New Delhi: India has successfully defeated insurgencies in Punjab and the northeast within a democratic framework and it is now time to strengthen the country’s fight against terrorism in Kashmir, an Indian columnist appearing before a US Congressional hearing on Human Rights in Washington said on Thursday.

The Tom Lantos Human Rights Commission heard a series of witnesses some from the US administration and others from India as well as other groups at its hearing on the human rights situation in Jammu and Kashmir.

This follows the Indian government revoking the special status of the state on 5 August. This is the second US congressional panel hearing on the subject since August.

According to people familiar with the developments, the hearing at the commission went better than New Delhi had anticipated given a rising chorus of voices in the US Congress against some restrictions still in place in Kashmir since August – including the detention of local politicians.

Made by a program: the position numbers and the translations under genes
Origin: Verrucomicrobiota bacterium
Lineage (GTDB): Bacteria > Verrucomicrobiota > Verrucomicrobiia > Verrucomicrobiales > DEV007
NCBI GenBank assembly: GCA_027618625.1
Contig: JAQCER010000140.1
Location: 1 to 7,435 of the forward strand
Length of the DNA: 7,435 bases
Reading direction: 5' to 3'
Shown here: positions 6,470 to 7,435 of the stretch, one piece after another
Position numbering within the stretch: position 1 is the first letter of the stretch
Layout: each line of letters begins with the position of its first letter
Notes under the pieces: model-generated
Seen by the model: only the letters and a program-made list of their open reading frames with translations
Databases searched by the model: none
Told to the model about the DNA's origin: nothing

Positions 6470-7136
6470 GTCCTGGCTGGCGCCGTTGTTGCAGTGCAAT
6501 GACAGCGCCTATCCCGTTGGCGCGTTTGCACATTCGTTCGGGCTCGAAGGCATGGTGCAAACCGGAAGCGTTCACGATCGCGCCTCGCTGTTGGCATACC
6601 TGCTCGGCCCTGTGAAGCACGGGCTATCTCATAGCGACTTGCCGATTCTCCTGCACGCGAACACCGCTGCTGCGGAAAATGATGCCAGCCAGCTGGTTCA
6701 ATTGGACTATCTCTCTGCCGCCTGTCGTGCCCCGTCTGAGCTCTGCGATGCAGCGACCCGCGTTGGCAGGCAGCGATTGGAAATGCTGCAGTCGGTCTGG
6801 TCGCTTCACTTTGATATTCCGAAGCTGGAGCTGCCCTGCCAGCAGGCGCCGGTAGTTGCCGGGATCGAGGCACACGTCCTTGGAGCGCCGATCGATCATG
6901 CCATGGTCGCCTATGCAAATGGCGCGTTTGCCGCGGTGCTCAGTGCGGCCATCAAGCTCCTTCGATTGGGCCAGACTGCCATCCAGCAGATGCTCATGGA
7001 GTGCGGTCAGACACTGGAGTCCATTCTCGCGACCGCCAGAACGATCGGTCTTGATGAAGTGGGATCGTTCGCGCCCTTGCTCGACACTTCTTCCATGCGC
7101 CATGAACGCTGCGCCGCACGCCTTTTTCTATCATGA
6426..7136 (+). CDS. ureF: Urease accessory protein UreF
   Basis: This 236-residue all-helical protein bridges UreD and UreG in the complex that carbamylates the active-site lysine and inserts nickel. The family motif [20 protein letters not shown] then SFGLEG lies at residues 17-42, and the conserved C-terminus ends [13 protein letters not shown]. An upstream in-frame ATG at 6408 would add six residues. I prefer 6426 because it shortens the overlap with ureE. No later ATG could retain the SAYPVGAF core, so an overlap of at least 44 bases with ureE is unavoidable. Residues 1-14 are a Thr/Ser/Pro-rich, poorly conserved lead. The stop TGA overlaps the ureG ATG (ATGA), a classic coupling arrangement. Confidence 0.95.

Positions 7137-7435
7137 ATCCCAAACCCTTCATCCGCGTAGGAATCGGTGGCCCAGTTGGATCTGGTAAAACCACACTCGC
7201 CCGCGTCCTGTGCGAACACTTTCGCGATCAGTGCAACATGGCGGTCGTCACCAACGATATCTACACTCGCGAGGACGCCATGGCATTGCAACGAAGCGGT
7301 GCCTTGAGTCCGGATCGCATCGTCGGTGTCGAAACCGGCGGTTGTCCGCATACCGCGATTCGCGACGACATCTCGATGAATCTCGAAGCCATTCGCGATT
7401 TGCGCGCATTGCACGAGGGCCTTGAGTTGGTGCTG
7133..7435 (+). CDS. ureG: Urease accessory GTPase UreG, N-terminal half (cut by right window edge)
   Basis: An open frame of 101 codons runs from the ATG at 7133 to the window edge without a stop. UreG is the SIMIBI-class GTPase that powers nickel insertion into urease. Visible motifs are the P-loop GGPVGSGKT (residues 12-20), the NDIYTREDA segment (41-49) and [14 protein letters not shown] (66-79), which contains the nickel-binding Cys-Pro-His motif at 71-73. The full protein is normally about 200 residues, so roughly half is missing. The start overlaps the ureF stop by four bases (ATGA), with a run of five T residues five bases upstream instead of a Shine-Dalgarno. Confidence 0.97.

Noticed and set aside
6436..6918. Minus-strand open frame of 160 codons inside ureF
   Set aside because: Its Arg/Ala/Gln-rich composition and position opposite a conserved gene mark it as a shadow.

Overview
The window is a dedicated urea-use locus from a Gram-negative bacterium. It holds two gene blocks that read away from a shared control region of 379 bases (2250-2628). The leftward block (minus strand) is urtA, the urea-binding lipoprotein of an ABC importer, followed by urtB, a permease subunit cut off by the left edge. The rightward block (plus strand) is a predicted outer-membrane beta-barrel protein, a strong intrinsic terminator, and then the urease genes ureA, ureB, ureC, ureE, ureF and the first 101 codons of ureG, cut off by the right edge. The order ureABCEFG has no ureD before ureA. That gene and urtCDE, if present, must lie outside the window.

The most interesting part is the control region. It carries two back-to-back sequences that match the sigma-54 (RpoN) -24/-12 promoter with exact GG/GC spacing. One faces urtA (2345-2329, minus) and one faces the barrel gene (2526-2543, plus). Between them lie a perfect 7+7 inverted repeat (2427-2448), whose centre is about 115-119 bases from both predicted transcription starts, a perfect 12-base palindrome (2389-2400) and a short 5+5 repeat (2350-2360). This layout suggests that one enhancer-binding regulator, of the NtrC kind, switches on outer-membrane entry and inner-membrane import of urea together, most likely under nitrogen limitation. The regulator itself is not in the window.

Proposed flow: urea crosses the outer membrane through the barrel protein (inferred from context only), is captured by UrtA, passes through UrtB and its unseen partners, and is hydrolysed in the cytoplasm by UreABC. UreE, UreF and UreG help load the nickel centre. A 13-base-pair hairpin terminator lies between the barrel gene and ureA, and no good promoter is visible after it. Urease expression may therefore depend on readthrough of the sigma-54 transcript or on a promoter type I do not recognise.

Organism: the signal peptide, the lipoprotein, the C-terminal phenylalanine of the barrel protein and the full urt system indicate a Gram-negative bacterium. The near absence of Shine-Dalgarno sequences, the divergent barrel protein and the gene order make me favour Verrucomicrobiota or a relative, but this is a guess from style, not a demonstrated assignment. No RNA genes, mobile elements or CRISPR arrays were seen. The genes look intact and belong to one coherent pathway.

In her testimony before the Lantos Human Rights Commission panel, columnist Sunanda Vashisht pointed out that terrorists trained by Pakistan had caused "ISIS level of horror and brutality" in the Kashmir Valley long before the West was even introduced to the brutalities of radical Islamic terror. International cooperation in India's fight against terror would also solve the human rights problem in the state, she said.

"India's democratic credentials are unmatched. The country has successfully, in a democratic setup, defeated insurgencies in Punjab and the northeast. It is time to strengthen India against such insurgencies and the human rights problems will be solved forever," Vashisht told the hearing organised by Tom Lantos HR Commission, according to video clips posted on Twitter.

According to a PTI report from Washington, the Lantos Commission was packed with a large number of known anti-India members. The panellists included Kashmiri American Yousra Fazili, the niece of Mubeen Shah, a detained Kashmiri businessman and the main organizer of child stone pelters in the Valley, the report said.

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